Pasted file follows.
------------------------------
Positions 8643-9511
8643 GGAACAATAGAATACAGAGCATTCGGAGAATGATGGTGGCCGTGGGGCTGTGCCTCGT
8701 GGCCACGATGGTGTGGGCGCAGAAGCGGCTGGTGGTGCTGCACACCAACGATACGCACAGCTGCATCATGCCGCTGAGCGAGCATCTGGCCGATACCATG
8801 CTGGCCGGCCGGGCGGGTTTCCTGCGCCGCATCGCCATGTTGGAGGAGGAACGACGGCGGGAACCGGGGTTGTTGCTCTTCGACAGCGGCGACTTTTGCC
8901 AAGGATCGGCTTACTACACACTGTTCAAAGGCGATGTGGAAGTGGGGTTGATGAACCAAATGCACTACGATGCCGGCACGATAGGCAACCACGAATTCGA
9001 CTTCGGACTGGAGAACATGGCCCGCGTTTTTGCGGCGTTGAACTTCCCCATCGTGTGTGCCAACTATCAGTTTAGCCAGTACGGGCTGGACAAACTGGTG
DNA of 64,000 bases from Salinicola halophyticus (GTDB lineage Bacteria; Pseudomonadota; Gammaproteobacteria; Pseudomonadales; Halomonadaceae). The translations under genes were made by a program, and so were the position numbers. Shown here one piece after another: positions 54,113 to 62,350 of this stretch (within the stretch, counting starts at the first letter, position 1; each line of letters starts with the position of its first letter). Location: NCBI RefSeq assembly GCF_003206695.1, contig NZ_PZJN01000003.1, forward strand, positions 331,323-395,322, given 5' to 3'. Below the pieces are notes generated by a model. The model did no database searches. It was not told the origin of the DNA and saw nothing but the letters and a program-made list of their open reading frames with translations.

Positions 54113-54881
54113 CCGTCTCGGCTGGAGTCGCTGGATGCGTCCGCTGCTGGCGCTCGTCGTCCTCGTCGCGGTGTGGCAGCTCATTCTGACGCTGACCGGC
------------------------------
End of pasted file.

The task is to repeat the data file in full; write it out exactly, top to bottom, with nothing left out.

Positions 8643-9511
8643 GGAACAATAGAATACAGAGCATTCGGAGAATGATGGTGGCCGTGGGGCTGTGCCTCGT
8701 GGCCACGATGGTGTGGGCGCAGAAGCGGCTGGTGGTGCTGCACACCAACGATACGCACAGCTGCATCATGCCGCTGAGCGAGCATCTGGCCGATACCATG
8801 CTGGCCGGCCGGGCGGGTTTCCTGCGCCGCATCGCCATGTTGGAGGAGGAACGACGGCGGGAACCGGGGTTGTTGCTCTTCGACAGCGGCGACTTTTGCC
8901 AAGGATCGGCTTACTACACACTGTTCAAAGGCGATGTGGAAGTGGGGTTGATGAACCAAATGCACTACGATGCCGGCACGATAGGCAACCACGAATTCGA
9001 CTTCGGACTGGAGAACATGGCCCGCGTTTTTGCGGCGTTGAACTTCCCCATCGTGTGTGCCAACTATCAGTTTAGCCAGTACGGGCTGGACAAACTGGTG
DNA of 64,000 bases from Salinicola halophyticus (GTDB lineage Bacteria; Pseudomonadota; Gammaproteobacteria; Pseudomonadales; Halomonadaceae). The translations under genes were made by a program, and so were the position numbers. Shown here one piece after another: positions 54,113 to 62,350 of this stretch (within the stretch, counting starts at the first letter, position 1; each line of letters starts with the position of its first letter). Location: NCBI RefSeq assembly GCF_003206695.1, contig NZ_PZJN01000003.1, forward strand, positions 331,323-395,322, given 5' to 3'. Below the pieces are notes generated by a model. The model did no database searches. It was not told the origin of the DNA and saw nothing but the letters and a program-made list of their open reading frames with translations.

Positions 54113-54881
54113 CCGTCTCGGCTGGAGTCGCTGGATGCGTCCGCTGCTGGCGCTCGTCGTCCTCGTCGCGGTGTGGCAGCTCATTCTGACGCTGACCGGC